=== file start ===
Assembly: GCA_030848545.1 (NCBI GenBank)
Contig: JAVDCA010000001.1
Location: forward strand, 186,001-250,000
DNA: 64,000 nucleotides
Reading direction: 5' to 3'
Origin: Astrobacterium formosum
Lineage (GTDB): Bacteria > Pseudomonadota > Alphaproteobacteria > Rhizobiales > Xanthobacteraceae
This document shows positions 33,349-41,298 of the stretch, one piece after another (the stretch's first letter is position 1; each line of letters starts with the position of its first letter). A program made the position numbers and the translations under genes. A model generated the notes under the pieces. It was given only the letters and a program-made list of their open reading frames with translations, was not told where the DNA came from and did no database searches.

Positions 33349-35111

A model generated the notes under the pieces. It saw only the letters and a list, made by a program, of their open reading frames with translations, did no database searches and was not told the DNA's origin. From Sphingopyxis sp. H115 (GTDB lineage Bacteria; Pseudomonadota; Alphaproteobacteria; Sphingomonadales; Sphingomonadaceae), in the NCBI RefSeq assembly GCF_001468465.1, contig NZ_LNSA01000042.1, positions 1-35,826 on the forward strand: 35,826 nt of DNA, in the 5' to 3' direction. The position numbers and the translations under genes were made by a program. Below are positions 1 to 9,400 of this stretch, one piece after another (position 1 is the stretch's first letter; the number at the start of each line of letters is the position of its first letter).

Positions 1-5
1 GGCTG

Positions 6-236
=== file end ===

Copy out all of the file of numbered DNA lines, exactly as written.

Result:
Assembly: GCA_030848545.1 (NCBI GenBank)
Contig: JAVDCA010000001.1
Location: forward strand, 186,001-250,000
DNA: 64,000 nucleotides
Reading direction: 5' to 3'
Origin: Astrobacterium formosum
Lineage (GTDB): Bacteria > Pseudomonadota > Alphaproteobacteria > Rhizobiales > Xanthobacteraceae
This document shows positions 33,349-41,298 of the stretch, one piece after another (the stretch's first letter is position 1; each line of letters starts with the position of its first letter). A program made the position numbers and the translations under genes. A model generated the notes under the pieces. It was given only the letters and a program-made list of their open reading frames with translations, was not told where the DNA came from and did no database searches.

Positions 33349-35111

A model generated the notes under the pieces. It saw only the letters and a list, made by a program, of their open reading frames with translations, did no database searches and was not told the DNA's origin. From Sphingopyxis sp. H115 (GTDB lineage Bacteria; Pseudomonadota; Alphaproteobacteria; Sphingomonadales; Sphingomonadaceae), in the NCBI RefSeq assembly GCF_001468465.1, contig NZ_LNSA01000042.1, positions 1-35,826 on the forward strand: 35,826 nt of DNA, in the 5' to 3' direction. The position numbers and the translations under genes were made by a program. Below are positions 1 to 9,400 of this stretch, one piece after another (position 1 is the stretch's first letter; the number at the start of each line of letters is the position of its first letter).

Positions 1-5
1 GGCTG

Positions 6-236